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A4236
October 14, 2014
1:00 PM - 3:00 PM
Room Hall B1-Area C
Responses to in Vitro Malignant Hyperthermia Bioassays Are Temperature Dependent
Andrew M. Parsons, M.D., Saiid Bina, Ph.D., Eugene R. Smith, B.S., John F. Capacchione, M.D., Sheila M. Muldoon, M.D.
Walter Reed National Military Medical Center, Bethesda, Maryland, United States
Introduction: Malignant hyperthermia (MH) is a pharmacogenetic disorder of skeletal muscle calcium regulation characterized by a hypermetabolic reaction with exposure to volatile anesthetics and/or succinylcholine. The diagnosis is based on an in vitro contracture bioassay performed on a skeletal muscle biopsy. In a previous in vitro study performed on MH susceptible (MHS) swine B lymphocytes, adenosine response to 4-chloro-m-cresol (4CmC) stimulation (a measure of ATP turnover) was significantly greater compared to B cells from normal swine (1), suggesting the use of B cells as a surrogate to muscle testing. Since muscle contracture and B cell stimulation cellular energetics both require temperature sensitive enzymatic reactions, we hypothesize that responses in these bioassays are temperature dependent.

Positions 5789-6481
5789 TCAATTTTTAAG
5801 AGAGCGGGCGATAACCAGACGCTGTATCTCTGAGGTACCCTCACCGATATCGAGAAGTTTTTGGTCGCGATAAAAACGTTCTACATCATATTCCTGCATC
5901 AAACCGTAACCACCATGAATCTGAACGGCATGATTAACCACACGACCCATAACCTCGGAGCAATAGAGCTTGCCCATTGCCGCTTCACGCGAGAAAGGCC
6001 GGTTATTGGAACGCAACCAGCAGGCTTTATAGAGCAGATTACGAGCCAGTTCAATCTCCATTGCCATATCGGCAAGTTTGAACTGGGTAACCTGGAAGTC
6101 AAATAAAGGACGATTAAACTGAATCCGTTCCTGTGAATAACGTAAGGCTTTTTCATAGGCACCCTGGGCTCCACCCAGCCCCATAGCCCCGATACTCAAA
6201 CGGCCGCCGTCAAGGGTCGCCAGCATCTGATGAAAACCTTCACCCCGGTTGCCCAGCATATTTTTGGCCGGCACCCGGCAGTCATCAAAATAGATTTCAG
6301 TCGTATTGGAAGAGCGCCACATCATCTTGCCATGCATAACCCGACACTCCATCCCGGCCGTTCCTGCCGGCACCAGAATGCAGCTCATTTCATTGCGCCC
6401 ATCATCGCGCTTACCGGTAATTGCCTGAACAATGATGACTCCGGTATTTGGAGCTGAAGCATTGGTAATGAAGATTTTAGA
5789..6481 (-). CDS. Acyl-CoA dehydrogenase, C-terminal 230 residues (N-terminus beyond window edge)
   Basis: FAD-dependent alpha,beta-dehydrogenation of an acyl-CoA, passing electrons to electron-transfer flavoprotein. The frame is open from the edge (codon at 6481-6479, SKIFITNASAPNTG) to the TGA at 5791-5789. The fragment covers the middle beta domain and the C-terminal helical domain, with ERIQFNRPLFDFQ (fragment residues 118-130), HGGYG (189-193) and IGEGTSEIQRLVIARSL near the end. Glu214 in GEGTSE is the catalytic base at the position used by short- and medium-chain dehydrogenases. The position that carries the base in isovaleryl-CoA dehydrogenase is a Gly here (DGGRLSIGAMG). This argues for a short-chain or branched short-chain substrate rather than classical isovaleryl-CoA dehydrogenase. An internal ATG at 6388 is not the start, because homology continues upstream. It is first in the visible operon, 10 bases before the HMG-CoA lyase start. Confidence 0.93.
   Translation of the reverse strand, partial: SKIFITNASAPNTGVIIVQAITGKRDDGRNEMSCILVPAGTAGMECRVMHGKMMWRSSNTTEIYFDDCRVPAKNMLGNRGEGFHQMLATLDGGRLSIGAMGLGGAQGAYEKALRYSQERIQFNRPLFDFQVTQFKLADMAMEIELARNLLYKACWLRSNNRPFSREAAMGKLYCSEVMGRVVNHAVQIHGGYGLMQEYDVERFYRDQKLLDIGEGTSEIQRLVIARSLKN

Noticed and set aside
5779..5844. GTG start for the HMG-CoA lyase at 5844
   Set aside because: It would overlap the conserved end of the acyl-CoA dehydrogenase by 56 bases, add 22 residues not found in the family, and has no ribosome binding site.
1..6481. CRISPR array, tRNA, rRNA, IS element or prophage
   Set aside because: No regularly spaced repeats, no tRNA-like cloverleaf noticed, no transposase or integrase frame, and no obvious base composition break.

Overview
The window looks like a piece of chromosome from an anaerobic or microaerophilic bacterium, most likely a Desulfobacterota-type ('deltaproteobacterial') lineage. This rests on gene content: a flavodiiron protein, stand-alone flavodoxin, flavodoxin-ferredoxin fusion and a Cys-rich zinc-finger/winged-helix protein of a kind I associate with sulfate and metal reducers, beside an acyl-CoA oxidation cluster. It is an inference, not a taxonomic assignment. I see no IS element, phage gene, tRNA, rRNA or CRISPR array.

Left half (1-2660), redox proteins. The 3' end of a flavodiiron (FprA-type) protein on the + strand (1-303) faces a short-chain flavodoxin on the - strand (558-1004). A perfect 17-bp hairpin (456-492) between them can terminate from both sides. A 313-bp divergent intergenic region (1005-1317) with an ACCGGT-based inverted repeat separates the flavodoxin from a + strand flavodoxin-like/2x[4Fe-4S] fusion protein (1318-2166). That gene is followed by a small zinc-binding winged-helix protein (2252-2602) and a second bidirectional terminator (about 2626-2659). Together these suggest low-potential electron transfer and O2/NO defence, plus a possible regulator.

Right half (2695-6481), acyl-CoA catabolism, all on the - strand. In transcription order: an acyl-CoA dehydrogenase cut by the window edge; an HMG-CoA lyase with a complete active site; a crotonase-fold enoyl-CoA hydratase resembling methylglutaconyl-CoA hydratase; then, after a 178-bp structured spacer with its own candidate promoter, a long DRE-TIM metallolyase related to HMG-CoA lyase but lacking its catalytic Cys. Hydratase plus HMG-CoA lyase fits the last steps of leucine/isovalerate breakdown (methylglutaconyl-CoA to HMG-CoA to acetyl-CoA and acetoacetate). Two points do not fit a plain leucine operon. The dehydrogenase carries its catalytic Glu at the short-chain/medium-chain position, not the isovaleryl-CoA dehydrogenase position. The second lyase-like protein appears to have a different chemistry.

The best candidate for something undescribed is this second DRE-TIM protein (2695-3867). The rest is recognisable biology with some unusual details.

Methods: Immortalized human B lymphocytes from 4 patients confirmed MHS by in vitro muscle contracture testing and RYR1 analysis were prepared as previously described (1) and treated with 4CmC (1mM) at 20, 30, 37 and 45°C to assay for adenosine content via high performance liquid chromatography. This assay was repeated multiple times for each patient. Skeletal muscle strips (n=4) from two MHS confirmed patients were placed in organ baths and baseline twitch was recorded at 37, 30 and 20°C. Halothane (3%)-induced contractures were measured at 37 and 20°C in two different sets of MHS confirmed muscle strips. Data were analyzed using one-way ANOVA, and presented as mean ± SEM. P<0.05 considered significant.

Results: Basal adenosine levels of B cells at 20 and 45°C were 0.760 ± 0.091 and 1.259 ± 0.119 µM (P=0.018, n=7), respectively. 4CmC (1mM) increased adenosine levels by 27 ± 5 and 78 ± 12% when B cells were incubated at 20 and 45°C, respectively (P=0.016, n=7). Skeletal muscle baseline twitch amplitude and halothane (3%)-induced contractures decreased significantly (> 90%) with decreasing temperature.

Conclusions: These preliminary data indicate that in vitro MH diagnostic bioassays are temperature dependent. Future temperature studies should compare non-MHS B cells and muscle responses to those that are MHS.

References:

1. Anesthesiology 2010; 113:917-24.

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